A spellchecker is an application that checks the spelling of words as they are being written, or after they have been written. It can provide suggestions for what it considers to be misspellings. Spellcheckers exist for many languages and they have been available for the Irish language for a few years.
There are two spellcheckers available for Irish: Gaelspell and the Microsoft Irish Proofing Tools.
In order for a spellchecker to work it has to run within a program, for example Microsoft Word, OpenOffice.org Writer, or run as a standalone program.
Kevin P. Scannell (in St. Louis University, Missouri, USA) released the first version of Gaelspell in the year 2000 (Version 0.1). He has updated it 18 times since then, so the database is very complete and up to date. New words and phrases are constantly being added to it. Version 4.4 is the most recent available version.
The basic version of Gaelspell is available free of charge under a GPL license, which means that people can use that spellchecker within various computers and programs without the need to create a new vocabulary each time. That has been done in the following cases:
Even though the original spellchecker is free of charge, Gaelspell for Windows is a commercial product (i.e. it is not free) but it is well worth the cost. According to Cruinneog, there are over 300,000 entries in the latest version, agus it operates on English as well as on Irish (so there is more to it than in the basic Gaelspell spellchecker).
It can be downloaded from the world wide web or it can be bought as a CD-ROM. Technical support is provided as part of the purchase.
When Gaelspell is operating, a red line shows up under any word spelled incorrectly in Irish or English. All in all, it is a great spellchecker.
Recently James Pelow from Snasta created a version of Gaelspell that works on Mac OS X computers. It can be found here:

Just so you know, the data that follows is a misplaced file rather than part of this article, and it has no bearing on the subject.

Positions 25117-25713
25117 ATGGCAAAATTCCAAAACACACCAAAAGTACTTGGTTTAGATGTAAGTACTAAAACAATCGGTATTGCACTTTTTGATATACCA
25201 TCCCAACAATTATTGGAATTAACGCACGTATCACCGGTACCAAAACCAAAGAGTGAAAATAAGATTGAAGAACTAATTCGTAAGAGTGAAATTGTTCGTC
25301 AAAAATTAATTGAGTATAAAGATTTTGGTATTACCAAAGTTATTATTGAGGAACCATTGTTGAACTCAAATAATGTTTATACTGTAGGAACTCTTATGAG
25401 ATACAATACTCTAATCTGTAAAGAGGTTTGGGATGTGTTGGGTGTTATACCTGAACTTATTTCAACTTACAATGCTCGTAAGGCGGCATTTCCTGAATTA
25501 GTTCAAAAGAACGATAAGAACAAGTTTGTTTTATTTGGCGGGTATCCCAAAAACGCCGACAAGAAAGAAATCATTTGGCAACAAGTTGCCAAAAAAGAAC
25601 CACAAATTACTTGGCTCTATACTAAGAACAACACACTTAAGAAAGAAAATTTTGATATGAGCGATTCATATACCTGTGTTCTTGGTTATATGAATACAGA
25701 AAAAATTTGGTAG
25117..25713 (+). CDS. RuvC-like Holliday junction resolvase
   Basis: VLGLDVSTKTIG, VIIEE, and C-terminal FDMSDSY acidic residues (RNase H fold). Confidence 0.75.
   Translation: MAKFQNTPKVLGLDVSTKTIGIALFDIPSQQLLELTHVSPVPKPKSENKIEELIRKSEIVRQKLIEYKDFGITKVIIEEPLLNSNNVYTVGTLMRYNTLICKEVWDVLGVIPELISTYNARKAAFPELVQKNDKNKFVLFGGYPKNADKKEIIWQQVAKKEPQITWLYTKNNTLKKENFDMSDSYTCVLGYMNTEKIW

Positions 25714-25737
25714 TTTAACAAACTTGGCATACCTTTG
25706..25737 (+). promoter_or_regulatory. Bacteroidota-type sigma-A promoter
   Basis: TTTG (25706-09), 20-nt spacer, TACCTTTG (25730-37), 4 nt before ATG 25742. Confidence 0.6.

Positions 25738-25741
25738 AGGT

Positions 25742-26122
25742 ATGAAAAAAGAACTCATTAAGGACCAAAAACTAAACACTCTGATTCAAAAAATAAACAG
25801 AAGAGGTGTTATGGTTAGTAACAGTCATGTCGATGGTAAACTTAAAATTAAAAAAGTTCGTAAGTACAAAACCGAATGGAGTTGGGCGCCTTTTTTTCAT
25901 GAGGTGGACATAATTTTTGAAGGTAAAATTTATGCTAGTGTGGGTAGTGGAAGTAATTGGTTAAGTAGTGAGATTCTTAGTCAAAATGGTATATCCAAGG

MacLitriú works in every application that uses Mac OS spelling. Take note that MS Office for Mac can not use this spellchecker yet. This may change in the future.
If you use Mozilla Firefox, you can install Gaelspell. Firefox competes with Microsoft’s Internet Explorer, an application that is not available in Irish and that does not have an associated Irish spellchecker.
When you install Firefox in Irish, you are asked if you wish to install Gaelspell, and if you agree to accept it (it is available for free), it means that the spellchecker works anytime you are writing in Irish on a web page. It is a great feature (and is being used in the editing of this website).
This is how to install Gaelspell in Mozilla Firefox:
Go to the Mozilla Addons page. Type Gaelspell into the search box. When it is found, click the ‘Add to Firefox’ button. Another window will open immediately. Click ‘Install Now’. It will install automatically. Once installed, you are advised to restart Firefox to make it operational.
Gaelspell can be installed as an extension in Mozilla Thunderbird too (an email client available free of charge), as follows:
Go to the Tools menu of Mozilla Thunderbird. Select the Extensions Manager. A new window will pop up. Select the link to find new extensions. It will open on this page:
Enter Gaelspell in the search box. You will find this page:
Download the extension and save it to an easy to find location e.g. your desktop. Using the Extensions Manager find the file you just downloaded, and click on it. It will be installed into Thunderbird.
If you install this feature, you will able to use it when drafting email messages, just as you may currently do in English.
If you are composing an email in another language, you can disable the Irish spellchecker and use another suitable spellchecker. There is also the option not to use any spellchecker at all.
There is a Gaelspell extension available for LibreOffice, which is available for free. If you want a great office software package with a quality spellchecker, at no expense, LibreOffice is your best option.
There is a Gaelspell extension available for OpenOffice.org, which is available for free.
The same dictionary is used in all the various versions mentioned above. The base Irish dictionary is available free of charge for any person or company who wishes to integrate the Irish spellchecker within other programs, even for commercial applications.
Here is Kevin Scannell‘s link to the project:
Microsoft released an Irish spellchecker in 2002. It was a good start, but not having been updated since, the few original errors and the original lack of comprehensiveness are still features today. This spellchecker can be downloaded from the following website:
No subsequent development has been done on the Irish vocabulary from the time Microsoft published it. It is not known if Microsoft plan to update it but they could use the Gaelspell database, at no cost.
The Microsoft spellchecker can only be used with Microsoft products e.g. Office.
Gaelspell can be used on various operating systems (Windows, Mac and Linux), often in the form of a commercial product. It is our opinion that it is the better spellchecker.